Some nightclubs in Denmark are imposing language rules on the door in an apparent attempt to ban Muslims following complaints of harassment.
The trend started in Sønderborg, where a local military base was converted into refugee housing last year.
Three of the town’s clubs started refusing entry to anyone unable to speak Danish, German or English several months ago and an industry group said others are considering following suit.
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Danmarks Restauranter og Cafeer, which represents more than 1,500 businesses, claimed the rules were purely security-related.
The managing director, Torben Hoffmann Rosenstock, told TV2: “If you have a group of guests that comes in and displays threatening behaviour then it presents some security-related challenges if you cannot enter into a dialogue,” according to a translation byThe Local.
Danish media has reported complaints by women who say they have been harassed and groped by male asylum seekers in Sønderborg and several other towns.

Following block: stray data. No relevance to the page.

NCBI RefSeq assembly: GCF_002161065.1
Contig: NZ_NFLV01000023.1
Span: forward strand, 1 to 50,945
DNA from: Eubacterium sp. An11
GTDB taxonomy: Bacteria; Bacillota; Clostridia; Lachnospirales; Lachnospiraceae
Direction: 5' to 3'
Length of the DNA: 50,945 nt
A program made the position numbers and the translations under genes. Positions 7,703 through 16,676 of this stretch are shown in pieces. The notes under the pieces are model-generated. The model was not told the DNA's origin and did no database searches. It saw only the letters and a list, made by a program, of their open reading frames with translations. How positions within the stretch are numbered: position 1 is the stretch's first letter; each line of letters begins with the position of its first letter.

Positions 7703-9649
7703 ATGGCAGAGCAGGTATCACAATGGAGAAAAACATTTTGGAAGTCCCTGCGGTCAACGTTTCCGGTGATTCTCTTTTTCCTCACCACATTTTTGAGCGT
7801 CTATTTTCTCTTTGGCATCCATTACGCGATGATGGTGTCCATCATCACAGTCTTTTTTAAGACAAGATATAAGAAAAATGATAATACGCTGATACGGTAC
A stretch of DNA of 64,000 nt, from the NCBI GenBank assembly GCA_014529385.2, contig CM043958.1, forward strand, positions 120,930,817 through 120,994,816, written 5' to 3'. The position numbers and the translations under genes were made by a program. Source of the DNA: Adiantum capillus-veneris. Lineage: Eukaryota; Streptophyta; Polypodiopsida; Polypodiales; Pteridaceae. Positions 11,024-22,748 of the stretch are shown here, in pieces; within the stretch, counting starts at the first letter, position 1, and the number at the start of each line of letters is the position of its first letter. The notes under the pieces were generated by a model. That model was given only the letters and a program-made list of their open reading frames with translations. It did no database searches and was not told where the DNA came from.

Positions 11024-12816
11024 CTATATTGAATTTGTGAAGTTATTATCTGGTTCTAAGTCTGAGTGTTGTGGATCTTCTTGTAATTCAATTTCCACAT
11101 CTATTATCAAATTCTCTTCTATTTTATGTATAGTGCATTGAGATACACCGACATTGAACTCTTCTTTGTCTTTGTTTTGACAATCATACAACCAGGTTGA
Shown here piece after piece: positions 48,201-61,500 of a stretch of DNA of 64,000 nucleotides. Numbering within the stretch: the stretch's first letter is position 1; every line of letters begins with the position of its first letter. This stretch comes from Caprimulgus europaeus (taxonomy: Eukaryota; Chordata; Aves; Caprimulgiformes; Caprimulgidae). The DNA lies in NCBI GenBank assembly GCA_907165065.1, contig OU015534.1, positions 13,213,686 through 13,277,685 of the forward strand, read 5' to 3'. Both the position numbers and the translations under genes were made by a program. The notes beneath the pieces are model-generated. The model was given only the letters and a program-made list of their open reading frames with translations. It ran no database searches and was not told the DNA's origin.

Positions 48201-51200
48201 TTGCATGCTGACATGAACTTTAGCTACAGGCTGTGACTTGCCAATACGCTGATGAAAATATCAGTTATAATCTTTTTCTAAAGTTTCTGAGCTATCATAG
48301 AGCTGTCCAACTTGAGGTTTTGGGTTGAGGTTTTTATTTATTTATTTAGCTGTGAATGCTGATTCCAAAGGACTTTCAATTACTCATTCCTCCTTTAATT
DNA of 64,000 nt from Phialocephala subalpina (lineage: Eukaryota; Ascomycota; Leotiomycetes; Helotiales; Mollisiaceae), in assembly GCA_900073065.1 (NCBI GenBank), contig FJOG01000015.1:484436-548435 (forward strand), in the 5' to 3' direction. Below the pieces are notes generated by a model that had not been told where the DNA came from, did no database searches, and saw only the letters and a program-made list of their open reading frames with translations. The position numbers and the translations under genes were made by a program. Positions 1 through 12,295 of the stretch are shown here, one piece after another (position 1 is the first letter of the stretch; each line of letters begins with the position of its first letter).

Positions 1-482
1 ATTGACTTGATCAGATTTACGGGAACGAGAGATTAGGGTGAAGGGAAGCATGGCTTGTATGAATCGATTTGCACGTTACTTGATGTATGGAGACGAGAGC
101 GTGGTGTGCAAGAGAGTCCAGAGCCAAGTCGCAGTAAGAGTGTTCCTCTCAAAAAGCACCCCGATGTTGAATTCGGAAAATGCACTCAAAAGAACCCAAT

Rafi Ibrahim, a Syrian man who owns a nightclub in Haderslev, said refugees moving in since 2014 have “made their mark”.
“Many of the refugees and asylum-seekers who go out at the weekend do not know the rules,” he told TV Syd. “When they see a girl, they go crazy, trying to grope her or grab her clothes.”
Police in Thisted, north Jutland, are also monitoring harassment reports but told the Copenhagen Post they had not received any specific complaints.
Local officials said they were launching a campaign to ensure arriving migrants understand acceptable modes of behaviour in Danish society.
Amnesty International was among the groups criticising the club crackdown in Denmark, with a local member saying it was discriminatory and would fuel division.
The country has recently come under international criticism for Government proposals that would see any valuables worth more than 10,000 kroner (£1,000) seized from arriving refugees to pay for their accommodation.
Wedding rings, medals and other items deemed to be of sentimental value are exempt but the bill has sparked comparisons to the treatment of Jews and minorities by the Nazis.
Nils Muiznieks, the Council of Europe Commissioner for Human Rights, wrote to Denmark’s immigration minister to oppose the law.
“I believe that such a measure could amount to an infringement of the human dignity of the persons concerned,” he said, adding that he was also deeply concerned at parts of the law that would delay refugees joining their families.
Danish politicians are due to vote on the proposals next week.